Writing a blog is a hit-or-miss proposition these days. Some blogs have die-hard followers and thousands upon thousands of shares. Others? Well, you’ve never heard of them and likely never will.
I’m betting that this blog will be the former. Here’s why.
Assistive technology touches just about all aspects of life as we know it today. How many of us know someone who is elderly, or who has a disability? Or someone who has been hospitalized, has utilized products made by automated systems, has a prosthetic, uses products that are 3D printed, or has had surgery? Just about all of us have experience with one or more of those, and assistive technology impacts every single one of those experiences – and much, much more. More than you’ve probably ever thought possible.
At the University of Texas at Arlington Research Institute – or UTARI – we dedicate ourselves to the research and development of assistive technologies to help humanity. It’s a lofty goal, and one that we feel passionateabout. In particular, we work to provide affordable solutions to complex problems in the areas of Advanced Manufacturing, Biomedical Technologies and Robotics. Assistive technology is at the heart of each of those three divisions and is the driving force of the work we do at UTARI.
I suppose “Assistive Technology” can mean a lot of things to a lot of people. But here at UTARI, we’ve come to define it as advanced, affordable technology to help humanity perform dirty, dull, dangerous, or difficult tasks in the home, workplace, or community. Our assistive technology work encompasses everything from addressing manufacturing needs to helping the elderly and our wounded warriors live more independent lives.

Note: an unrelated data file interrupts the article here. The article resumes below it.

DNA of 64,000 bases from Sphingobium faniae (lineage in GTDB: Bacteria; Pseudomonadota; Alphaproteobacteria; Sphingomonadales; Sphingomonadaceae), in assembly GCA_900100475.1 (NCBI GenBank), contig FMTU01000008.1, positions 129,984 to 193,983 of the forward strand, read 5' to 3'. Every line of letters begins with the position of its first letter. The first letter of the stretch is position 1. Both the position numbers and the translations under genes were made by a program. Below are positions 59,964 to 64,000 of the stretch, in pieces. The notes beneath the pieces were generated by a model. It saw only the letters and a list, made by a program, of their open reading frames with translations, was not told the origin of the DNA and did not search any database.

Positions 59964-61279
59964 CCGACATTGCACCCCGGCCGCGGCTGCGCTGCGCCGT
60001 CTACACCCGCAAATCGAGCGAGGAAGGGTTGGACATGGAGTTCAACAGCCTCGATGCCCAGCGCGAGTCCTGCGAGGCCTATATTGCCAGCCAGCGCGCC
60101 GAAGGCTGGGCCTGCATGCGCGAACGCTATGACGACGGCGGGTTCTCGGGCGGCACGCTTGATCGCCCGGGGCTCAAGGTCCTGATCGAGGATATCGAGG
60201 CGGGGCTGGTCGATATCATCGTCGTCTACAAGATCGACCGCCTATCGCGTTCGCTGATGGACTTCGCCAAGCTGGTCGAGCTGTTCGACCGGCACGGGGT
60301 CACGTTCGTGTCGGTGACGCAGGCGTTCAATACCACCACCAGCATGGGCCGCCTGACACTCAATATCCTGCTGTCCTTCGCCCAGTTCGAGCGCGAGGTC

In the coming weeks and months, this blog will look at some our work at UTARI and how it impacts and influences the larger scope of assistive technology. Among the topics we will discuss are:
- 3D printing material and system development
- Robotic skin technology
- Real-time targeted wound healing
- Automated assembly systems
- Orthoscopic surgical simulators
- Robotic partners to interface with children on the Autism Spectrum
Our researchers and staff at UTARI will be contributing blogs along the way and letting you know about the projects they’re working on and the assistive technology topics they find noteworthy.
Your thoughts and input will be the largest part of the blog, and I have a feeling that the discussion will be as dynamic and inventive as the topics we put forth.
I hope that you’ll join us for the discussion and discovery of the things assistive technology can and will do in the future. – Rick
Lt. General Rick Lynch, U.S. Army (Ret.)